Recurrence of leiomyomata after myomectomy has been reported based on diagnosis by palpation,5 by systematic transvaginal ultrasonography,6,7 or by the need for a second surgery.8 The current study used transvaginal ultrasonography to diagnose recurrence, counting only tumors that were at least 2 cm in diameter. Subsequent surgery rates were also calculated for comparison with earlier studies.

Many previous studies reported leiomyoma recurrence after myomectomy without adjusting for variation in length of follow-up. However, the crude recurrence rate represents minimum leiomyoma recurrence and will underestimate the true recurrence rate, as explained previously in detail.4 This study accounted for disparity in length of follow-up by analyzing the cumulative probability of recurrence calculated by the life-table method. In other studies that accounted for differences in follow-up, the clinically diagnosed recurrence rate 10 years after myomectomy ranged from 27% to 38%.9,10 The current study found a much higher recurrence rate, which was consistent with another earlier study that used systematic transvaginal ultrasonography and adjusted for length of follow-up.6

Patients with parity after myomectomy had a much lower rate of leiomyoma recurrence, which agrees with the findings of earlier studies.6,9 Epidemiological studies have reported a lower risk of uterine leiomyomata in parous women compared with nulliparous women.11–13 The investigators attributed the difference to either reduced fertility resulting from the presence of leiomyomata or to a protective effect of pregnancy on leiomyoma development.

The higher probability of recurrence in patients with a larger intraoperative uterine size was the opposite relationship from that reported in an earlier study.8 The significantly higher recurrence rate in patients that had more than one tumor at the time of surgery was consistent with previous studies.5,6,14

Earlier studies found no association between leiomyoma recurrence and tumor location at surgery,9 patient age,6–8,14 or patient BMI.8 This study corroborates the earlier reports. Likewise, concurrent adenomyosis was not a significant factor, but very few patients had this condition at the time of surgery.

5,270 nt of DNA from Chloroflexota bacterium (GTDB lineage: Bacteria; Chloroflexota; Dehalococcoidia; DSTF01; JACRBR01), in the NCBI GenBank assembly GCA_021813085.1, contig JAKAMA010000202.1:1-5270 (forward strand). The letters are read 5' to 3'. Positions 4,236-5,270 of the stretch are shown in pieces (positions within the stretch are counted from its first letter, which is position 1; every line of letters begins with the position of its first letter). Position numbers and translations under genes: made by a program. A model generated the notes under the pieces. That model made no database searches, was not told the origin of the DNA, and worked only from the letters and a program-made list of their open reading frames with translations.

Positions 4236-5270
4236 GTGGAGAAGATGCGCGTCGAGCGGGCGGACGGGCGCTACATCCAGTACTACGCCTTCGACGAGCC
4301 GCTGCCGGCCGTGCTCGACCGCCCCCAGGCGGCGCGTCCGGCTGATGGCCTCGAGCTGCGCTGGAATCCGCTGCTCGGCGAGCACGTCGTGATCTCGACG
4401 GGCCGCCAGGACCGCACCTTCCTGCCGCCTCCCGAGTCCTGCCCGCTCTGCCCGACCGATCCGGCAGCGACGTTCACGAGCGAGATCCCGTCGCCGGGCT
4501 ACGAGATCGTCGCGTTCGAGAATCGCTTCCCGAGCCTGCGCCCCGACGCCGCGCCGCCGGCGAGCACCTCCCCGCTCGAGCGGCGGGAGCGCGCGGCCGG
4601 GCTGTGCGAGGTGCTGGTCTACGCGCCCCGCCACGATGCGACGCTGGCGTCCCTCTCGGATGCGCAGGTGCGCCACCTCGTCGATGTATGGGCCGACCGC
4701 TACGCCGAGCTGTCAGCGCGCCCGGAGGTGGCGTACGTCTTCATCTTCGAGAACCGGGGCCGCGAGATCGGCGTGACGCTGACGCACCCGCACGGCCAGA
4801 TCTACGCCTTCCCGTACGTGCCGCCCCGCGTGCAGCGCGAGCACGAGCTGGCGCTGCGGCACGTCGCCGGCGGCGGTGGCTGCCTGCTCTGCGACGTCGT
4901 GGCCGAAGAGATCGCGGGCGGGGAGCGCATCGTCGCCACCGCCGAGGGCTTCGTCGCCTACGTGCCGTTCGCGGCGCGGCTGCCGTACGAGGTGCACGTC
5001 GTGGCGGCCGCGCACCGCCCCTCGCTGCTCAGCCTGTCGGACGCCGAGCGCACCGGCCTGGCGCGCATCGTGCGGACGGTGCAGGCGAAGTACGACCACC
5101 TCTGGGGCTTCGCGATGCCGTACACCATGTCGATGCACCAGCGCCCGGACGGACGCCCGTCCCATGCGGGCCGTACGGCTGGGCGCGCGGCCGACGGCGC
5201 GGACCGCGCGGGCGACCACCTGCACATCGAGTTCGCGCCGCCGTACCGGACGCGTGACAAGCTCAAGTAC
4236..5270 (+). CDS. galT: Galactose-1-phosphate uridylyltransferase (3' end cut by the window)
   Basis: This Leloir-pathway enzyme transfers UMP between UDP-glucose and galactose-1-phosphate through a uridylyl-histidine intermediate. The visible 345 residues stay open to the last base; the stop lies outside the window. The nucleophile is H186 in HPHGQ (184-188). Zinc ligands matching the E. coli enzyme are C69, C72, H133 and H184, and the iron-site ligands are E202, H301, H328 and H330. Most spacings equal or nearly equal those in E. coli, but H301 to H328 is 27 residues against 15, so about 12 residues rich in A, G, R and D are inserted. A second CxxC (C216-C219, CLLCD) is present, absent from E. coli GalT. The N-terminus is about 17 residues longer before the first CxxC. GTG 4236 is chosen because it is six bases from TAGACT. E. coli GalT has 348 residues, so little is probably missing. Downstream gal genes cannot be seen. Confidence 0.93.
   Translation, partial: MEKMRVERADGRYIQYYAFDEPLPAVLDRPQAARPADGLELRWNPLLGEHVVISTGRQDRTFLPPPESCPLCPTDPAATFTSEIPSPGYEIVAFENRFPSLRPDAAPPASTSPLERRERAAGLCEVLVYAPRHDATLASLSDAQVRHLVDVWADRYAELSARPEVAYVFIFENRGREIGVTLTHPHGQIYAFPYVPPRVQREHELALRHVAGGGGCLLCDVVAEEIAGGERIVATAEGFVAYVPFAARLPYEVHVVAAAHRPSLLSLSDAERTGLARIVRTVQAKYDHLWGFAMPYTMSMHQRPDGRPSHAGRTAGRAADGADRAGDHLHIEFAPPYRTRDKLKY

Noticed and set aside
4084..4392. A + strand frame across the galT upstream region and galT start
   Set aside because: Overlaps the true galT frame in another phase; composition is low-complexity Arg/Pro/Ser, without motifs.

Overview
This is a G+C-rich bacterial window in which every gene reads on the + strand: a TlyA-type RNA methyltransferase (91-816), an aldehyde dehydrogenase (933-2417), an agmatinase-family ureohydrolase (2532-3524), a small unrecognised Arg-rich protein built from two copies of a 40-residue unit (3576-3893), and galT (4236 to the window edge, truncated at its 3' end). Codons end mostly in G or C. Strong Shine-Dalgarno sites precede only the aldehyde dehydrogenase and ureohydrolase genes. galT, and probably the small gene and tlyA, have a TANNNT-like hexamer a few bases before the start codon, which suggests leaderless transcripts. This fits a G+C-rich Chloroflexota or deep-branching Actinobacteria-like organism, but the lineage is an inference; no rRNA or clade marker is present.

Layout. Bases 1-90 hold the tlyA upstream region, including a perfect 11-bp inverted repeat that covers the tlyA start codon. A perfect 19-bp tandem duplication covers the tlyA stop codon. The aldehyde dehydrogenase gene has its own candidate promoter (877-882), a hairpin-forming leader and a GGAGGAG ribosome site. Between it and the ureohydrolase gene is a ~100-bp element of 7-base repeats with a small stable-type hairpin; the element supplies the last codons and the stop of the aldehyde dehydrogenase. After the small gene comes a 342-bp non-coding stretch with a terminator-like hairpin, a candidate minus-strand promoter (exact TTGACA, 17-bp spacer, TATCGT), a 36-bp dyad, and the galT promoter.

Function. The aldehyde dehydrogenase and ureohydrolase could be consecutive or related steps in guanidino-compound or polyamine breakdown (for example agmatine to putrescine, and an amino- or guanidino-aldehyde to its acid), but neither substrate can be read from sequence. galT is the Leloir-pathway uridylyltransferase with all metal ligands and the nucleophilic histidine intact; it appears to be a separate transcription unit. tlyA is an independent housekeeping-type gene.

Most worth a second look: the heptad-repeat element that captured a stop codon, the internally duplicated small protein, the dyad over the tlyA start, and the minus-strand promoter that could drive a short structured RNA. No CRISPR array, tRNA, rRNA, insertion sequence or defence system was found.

Although the probability of recurrence of detectable leiomyomata increases steadily after myomectomy and is relatively high by 10 years from surgery, the recurrence of associated symptoms—particularly dysmenorrhea—is much lower. It is likely that a majority of patients will not require a second major surgery within 10 years due to a lack of associated symptoms. Patients with a solitary leiomyoma or a smaller uterine size are less likely to have recurrence of their leiomyomata. For patients who desire to have children after myomectomy, subsequent parity may have a protective effect on leiomyoma growth, but the exact relationship between parity and recurrence is unclear.


1. Friedman A, Fine C, Daly M, Rein M, Juneau-Norcross M. Recurrence of myomas after myomectomy in women pretreated with leuprolide acetate depot or placebo. Fertil Steril 1992;58:205–8.
2. Fedele L, Vercellini P, Bianchi S, Brioschi D, Dorta M. Treatment with GnRH agonists before myomectomy and the risk of short-term myoma recurrence. Br J Obstet Gynaecol 1990;97:393–6.
3. Myers E, Barber M, Gustilo-Ashby T, Couchman G, Matchar D, McCrory D. Management of uterine leiomyomata: what do we really know? Obstet Gynecol 2002;100:8–17.
4. Fauconnier A, Chapron C, Babaki-Fard K, Dubuisson J. Recurrence of leiomyomata after myomectomy. Hum Reprod Update 2000;6:595–602.
5. Malone L. Myomectomy: recurrence after removal of solitary and multiple myomas. Obstet Gynecol 1969;34:200–3.
6. Fedele L, Parazzini F, Luchini L, Mezzopane R, Tozzi L, Villa L. Recurrence of fibroids after myomectomy: a transvaginal ultrasonographic study. Hum Reprod 1995;10:1795–6.
7. Rossetti A, Sizzi O, Soranna L, Cucinelli F, Mancuso S, Lanzone A. Long-term results of laparoscopic myomectomy: recurrence rate in comparison with abdominal myomectomy. Hum Reprod 2001;16:770–4.
8. Stewart E, Faur A, Wise L, Reilly R, Harlow B. Predictors of subsequent surgery for uterine leiomyomata after abdominal myomectomy. Obstet Gynecol 2002;99:426–32.
9. Candiani G, Fedele L, Parazzini F, Villa L. Risk of recurrence after myomectomy. Br J Obstet Gynaecol 1991;98:385–9.
10. Acién P, Quereda F. Abdominal myomectomy: results of a simple operative technique. Fertil Steril 1996;65:41–51.
11. Parazzini F, Negri E, La Vecchia C, Chatenoud L, Ricci E, Guarnerio P. Reproductive factors and risk of uterine fibroids. Epidemiology 1996;7:440–2.
12. Faerstein E, Szklo M, Rosenshein N. Risk factors for uterine leiomyoma: a practice-based case-control study. I. African-American heritage, reproductive history, body size, and smoking. Am J Epidemiol 2001;153:1–10.
13. Marshall L, Spiegelman D, Goldman M, Manson J, Colditz G, Barbieri R, et al. A prospective study of reproductive factors and oral contraceptive use in relation to the risk of uterine leiomyomata. Fertil Steril 1998;70:432–9.
14. Rosati P, Exacoustòs C, Mancuso S. Longitudinal evaluation of uterine myoma growth during pregnancy. J Ultrasound Med 1992;11:511–5.
© 2005 The American College of Obstetricians and Gynecologists